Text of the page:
A shirt and tie covered with a tracksuit top, as modelled by Wayne Rooney at Wembley on Saturday, is the look of a PE teacher at school assembly. Rooney, though with his Bash Street features, will never convince as a teacher; instead perhaps he better resembled a teenager anxiously waiting for a job interview as a lifeguard at Everton Park leisure centre (pre-cuts, of course).
But then again no leisure-centre lifeguard worth his rubber ring would display as much attentiveness to what was going on in front of him as Rooney did on Saturday. It is why it is impossible, if you focus just on football, to dislike Rooney. He has what his boss, sitting uncomfortably in the stands with his earpiece making him resemble a minicab driver with an itch, has had for decades: an unquenchable thirst for the game.
Where Alex Ferguson gets home and rearranges the pepper and salt to illustrate to Mrs F why the referee was wrong, no doubt Rooney drags Mrs R into the garden and makes her play a game of headers and volleys long into the night. Both were peripheral figures in Saturday's game because of their passion.
Rooney was confined to the bench because of what he said to a camera on the other side of London, but I suspect his words may prove the most enlightening uttered by a footballer on, or in the vicinity of, a pitch this season. They certainly were this week.
The immediate post-match interview, with sweat furrowing brows, or steam rising in the case of Carlton Cole, as the player tries to recover his breath in between describing how he feels, remains one of the most pointless features in the game. Unless interviewees swear – hello Micah Richards and Bryony Shaw – and leave the broadcaster to issue a grovelling apology, they add nothing. It is not easy for the interviewer; ask how they feel or how they scored the goal and the banality is answered in kind. Joe Hart was "over the moon" on Saturday, which may have been a cute reference to the City anthem. Or not.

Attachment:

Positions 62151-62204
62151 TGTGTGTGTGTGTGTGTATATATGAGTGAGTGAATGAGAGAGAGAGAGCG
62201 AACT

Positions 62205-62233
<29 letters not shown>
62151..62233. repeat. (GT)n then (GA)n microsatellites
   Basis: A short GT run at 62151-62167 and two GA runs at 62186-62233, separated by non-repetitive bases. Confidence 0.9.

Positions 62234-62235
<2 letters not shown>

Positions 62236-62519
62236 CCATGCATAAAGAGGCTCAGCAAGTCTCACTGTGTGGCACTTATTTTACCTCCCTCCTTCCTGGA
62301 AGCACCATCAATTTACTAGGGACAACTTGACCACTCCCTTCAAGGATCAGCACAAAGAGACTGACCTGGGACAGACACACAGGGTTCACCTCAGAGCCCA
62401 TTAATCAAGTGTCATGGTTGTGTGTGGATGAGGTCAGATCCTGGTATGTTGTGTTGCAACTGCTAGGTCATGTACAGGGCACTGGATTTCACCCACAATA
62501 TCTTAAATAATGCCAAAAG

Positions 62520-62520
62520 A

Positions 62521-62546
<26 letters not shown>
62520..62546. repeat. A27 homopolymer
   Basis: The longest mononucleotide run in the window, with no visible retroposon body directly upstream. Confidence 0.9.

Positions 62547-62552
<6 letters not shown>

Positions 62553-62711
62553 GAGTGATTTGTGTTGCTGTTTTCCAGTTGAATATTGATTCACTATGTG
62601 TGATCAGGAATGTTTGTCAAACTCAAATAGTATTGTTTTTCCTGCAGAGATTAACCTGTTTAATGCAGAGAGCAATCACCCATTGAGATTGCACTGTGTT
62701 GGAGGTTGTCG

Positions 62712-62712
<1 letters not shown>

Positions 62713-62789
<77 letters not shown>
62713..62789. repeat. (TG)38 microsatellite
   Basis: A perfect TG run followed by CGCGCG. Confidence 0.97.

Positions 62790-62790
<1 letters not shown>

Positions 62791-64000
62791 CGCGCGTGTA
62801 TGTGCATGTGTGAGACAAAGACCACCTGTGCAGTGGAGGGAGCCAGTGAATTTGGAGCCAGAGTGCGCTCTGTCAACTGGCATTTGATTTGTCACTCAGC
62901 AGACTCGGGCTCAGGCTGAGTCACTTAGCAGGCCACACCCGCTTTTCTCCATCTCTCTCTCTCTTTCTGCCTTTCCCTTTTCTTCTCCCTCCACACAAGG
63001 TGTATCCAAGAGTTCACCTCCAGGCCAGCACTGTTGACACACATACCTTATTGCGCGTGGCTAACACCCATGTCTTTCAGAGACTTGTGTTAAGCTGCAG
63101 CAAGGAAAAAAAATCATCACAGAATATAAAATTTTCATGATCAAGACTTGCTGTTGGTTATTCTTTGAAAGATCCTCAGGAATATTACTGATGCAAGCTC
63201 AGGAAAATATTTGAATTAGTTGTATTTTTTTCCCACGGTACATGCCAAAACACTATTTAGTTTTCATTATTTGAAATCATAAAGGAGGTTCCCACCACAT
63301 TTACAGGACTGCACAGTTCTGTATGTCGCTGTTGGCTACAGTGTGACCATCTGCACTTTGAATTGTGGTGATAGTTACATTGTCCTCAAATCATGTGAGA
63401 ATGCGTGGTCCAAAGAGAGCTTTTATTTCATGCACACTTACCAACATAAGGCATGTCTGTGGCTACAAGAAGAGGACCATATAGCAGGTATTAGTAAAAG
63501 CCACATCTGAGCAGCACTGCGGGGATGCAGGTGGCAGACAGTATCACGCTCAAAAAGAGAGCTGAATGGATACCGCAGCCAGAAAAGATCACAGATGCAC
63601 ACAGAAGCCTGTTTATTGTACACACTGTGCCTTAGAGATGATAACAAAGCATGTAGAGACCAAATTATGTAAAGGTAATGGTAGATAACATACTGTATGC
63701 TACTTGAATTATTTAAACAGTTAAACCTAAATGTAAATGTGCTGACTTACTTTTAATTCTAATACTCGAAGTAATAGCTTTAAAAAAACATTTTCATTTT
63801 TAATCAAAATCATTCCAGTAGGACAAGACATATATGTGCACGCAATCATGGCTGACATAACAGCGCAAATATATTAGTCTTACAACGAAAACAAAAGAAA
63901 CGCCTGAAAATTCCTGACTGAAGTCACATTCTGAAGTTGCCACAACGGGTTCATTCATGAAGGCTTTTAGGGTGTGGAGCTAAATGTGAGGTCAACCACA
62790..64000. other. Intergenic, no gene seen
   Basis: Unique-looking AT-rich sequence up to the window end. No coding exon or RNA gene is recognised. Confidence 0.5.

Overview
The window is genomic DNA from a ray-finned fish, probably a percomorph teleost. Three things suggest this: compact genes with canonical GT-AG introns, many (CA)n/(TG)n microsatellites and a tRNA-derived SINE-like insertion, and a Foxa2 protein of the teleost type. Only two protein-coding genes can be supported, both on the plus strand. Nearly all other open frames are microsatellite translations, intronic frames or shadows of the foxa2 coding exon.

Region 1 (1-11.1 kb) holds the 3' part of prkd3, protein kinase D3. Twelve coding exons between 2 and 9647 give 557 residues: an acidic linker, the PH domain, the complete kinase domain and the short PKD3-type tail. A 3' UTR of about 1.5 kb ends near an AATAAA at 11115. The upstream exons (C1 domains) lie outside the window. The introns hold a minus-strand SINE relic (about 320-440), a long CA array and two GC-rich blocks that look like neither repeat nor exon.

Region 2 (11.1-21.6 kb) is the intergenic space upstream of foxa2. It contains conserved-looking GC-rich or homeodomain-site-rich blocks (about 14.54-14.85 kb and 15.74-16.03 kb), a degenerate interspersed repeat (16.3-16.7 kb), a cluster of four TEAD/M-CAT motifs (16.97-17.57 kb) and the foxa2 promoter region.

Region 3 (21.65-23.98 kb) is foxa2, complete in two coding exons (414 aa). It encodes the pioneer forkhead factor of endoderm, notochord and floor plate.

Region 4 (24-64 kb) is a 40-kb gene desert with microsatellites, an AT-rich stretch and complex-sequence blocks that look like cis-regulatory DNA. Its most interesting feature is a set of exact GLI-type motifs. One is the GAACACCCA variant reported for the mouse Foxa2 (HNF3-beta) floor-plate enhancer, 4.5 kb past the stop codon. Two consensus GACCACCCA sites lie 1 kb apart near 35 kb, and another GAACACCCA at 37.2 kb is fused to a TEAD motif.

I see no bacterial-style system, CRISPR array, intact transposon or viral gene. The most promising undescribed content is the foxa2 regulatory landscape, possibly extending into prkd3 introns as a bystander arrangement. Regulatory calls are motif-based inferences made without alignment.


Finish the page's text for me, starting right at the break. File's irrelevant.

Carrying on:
If instead the interviewer tries for something more insightful about Antonio Valencia's performance affecting the dollarisation of central America, the result is dead air and that for modern-day broadcasters is about as welcome as Mario Balotelli at the Ferdinands' Easter egg hunt.
"They needed to score but we just knew that we needed to try and score to put the pressure off us because obviously if they scored the away goal came into play and so we needed to score and that's what we did." So Ryan Giggs offered his insight into United's Champions League victory over Chelsea moments after he stepped off the pitch. Upstairs Graeme Souness, increasingly the daddy of pundits, offered a rather more considered dissection. He had had a better overview of the match, and he wasn't knackered either.
Sitting alongside Souness, Ray Wilkins, the peculiar uncle of pundits, rather ruins the line of argument with his ramblings (on Monday night he volunteered the thought that if a player misses the goal with a shot it is better to miss high and wide so his team-mates have longer to get back into position), but still game after game passes with post-match interviews full of sound but signifying nothing. If only there was more fury.